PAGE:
Royal Exchange Theatre
The Royal Exchange began the year on a high with its extended Christmas production of the Sondheim, Styne and Laurents musical Gypsy, which ran from the end of November until the beginning of February, a real seasonal treat. It followed this up with an adaptation of Emily Brontë's Wuthering Heights by Andrew Sheridan that brought gritty, modern dialogue to the Yorkshire moors in the nineteenth century, but which largely worked well, accompanied by live musicians playing Alexandra Faye Braithwaite's atmospheric, folky score.
In March, Miranda Cromwell's production of the première of Rockets and Blue Lights by Winsome Pinnock opened and was due to have its press night on 17 March, but this was cancelled on the morning of that performance. Hopefully we'll have another chance to see that production at some point in the future.
The Exchange seemed to stay quiet following lockdown until July, when it announced that it was to "enter a period of redundancy consultation", which could result in the loss of up to 65% of its staff. In a statement, the theatre's management said that they could not see how they could open in the near future as, even when it could do so legally, 'social distancing' regulations would mean that "it is just not financially viable within our current structure".
Andy Burnham, the Mayor of Greater Manchester, said he was "saddened" by the announcement and revealed that, "The Greater Manchester Combined Authority has done what it can to support the Royal Exchange, including paying six months of its grants upfront in April with the aim of providing support in the face of the immediate financial impacts of lockdown."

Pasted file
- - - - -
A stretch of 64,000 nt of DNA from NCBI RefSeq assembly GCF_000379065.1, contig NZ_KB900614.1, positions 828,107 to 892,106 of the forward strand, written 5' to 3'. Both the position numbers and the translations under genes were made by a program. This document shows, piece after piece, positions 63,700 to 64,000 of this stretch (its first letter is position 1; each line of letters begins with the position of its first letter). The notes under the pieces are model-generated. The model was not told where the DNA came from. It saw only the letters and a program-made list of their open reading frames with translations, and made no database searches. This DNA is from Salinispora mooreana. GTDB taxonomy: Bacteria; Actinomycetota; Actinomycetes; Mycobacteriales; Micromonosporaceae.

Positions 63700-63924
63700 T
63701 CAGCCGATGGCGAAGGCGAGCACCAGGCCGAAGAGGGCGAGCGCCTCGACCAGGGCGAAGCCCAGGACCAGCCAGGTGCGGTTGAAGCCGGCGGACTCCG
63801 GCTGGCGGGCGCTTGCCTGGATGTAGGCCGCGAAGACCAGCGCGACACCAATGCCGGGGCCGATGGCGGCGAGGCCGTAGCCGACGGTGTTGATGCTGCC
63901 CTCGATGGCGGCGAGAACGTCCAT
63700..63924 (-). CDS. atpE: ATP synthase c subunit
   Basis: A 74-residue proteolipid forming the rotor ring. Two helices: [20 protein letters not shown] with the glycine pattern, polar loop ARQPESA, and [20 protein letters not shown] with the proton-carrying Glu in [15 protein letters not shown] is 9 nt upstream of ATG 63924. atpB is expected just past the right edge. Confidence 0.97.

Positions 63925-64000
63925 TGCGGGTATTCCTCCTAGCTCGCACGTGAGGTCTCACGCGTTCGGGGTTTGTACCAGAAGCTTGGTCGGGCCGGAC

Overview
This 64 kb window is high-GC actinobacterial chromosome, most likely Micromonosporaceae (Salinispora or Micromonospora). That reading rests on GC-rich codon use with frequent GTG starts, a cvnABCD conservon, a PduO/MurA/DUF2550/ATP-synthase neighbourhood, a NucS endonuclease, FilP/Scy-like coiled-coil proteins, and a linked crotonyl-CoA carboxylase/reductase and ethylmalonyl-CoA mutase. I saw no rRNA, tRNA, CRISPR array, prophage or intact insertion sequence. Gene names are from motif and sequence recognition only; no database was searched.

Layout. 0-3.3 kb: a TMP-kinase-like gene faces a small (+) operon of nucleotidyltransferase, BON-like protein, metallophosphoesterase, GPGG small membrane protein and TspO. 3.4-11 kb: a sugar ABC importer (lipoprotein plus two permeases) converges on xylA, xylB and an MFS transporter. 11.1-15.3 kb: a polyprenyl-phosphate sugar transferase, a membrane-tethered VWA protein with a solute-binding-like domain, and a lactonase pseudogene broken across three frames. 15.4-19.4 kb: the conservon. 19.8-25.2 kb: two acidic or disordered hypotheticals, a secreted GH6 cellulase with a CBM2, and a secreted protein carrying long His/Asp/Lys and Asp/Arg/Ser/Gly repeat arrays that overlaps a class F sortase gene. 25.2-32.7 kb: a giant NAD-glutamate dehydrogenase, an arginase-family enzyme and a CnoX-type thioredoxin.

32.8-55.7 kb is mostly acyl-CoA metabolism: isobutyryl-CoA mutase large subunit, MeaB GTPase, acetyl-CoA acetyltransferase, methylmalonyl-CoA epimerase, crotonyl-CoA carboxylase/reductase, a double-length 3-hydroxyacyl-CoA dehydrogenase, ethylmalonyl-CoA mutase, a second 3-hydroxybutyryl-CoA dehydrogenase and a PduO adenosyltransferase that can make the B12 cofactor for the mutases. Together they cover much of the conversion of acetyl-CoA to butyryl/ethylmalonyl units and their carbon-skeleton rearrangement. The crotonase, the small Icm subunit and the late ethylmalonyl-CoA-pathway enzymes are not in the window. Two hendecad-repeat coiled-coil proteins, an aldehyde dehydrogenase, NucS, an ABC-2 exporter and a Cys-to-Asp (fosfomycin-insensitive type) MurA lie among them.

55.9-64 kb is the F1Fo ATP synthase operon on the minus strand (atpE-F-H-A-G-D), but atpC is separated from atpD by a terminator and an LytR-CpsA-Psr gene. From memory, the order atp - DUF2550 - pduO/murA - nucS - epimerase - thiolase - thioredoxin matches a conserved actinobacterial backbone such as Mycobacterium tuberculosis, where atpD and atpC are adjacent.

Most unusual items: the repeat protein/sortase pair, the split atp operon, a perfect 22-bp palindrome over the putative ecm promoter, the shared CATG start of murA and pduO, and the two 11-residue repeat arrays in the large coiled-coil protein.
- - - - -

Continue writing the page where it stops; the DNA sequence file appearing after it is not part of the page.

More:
Since then, the theatre has created a few projects online, including an advent calendar of Manchester stories in All I Want For Christmas and a filmed performance of Katori Hall's The Mountaintop in conjunction with JMK Trust and the Young Vic.
The Octagon seemed, at the start of the crisis, to be the lucky ones, as their theatre was already closed for a major rebuilding project and it was thought that this would all be over by the time it was due to reopen. Of course this didn't happen, and, as Chief Executive Roddy Gauld told me for the BTG podcast, they had the same problems as everyone else but just a bit later, and the refurbishment was slowed down by new regulations for working on building sites.
The theatre company was far from idle while its building was being renovated, performing in a number of local venues, the most interesting of which was the small lecture theatre in Bolton Library and Museum, just across the road from the theatre itself. There, in February, they managed to complete a run of Willy Russell's Shirley Valentine with Mina Anwar perfect in the title role.
In April, the theatre announced that it was putting back its reopening from July to the autumn, postponing its opening production of One Man, Two Guvnors to June 2021 and cancelling the co-production of Marvellous with the New Vic Theatre. They expected to open with A Christmas Carol and then continue with the 2021 productions already announced.
The theatre's appeal for donations for the Octagon Future Fund was supported by stars of stage and screen including Ian McKellen, Sue Johnston, Sharon D Clarke and Matthew Kelly, and the Mayor of Bolton added it to her chosen charities.
In August, it announced that it would open its kitchen and bar on 4 December and that A Christmas Carol would be postponed for another year. In the meantime, it co-produced with Guildford Shakespeare Company a short version of A Midsummer Night's Dream that was performed live over Zoom, which was fun and did its best to involve its remote audience.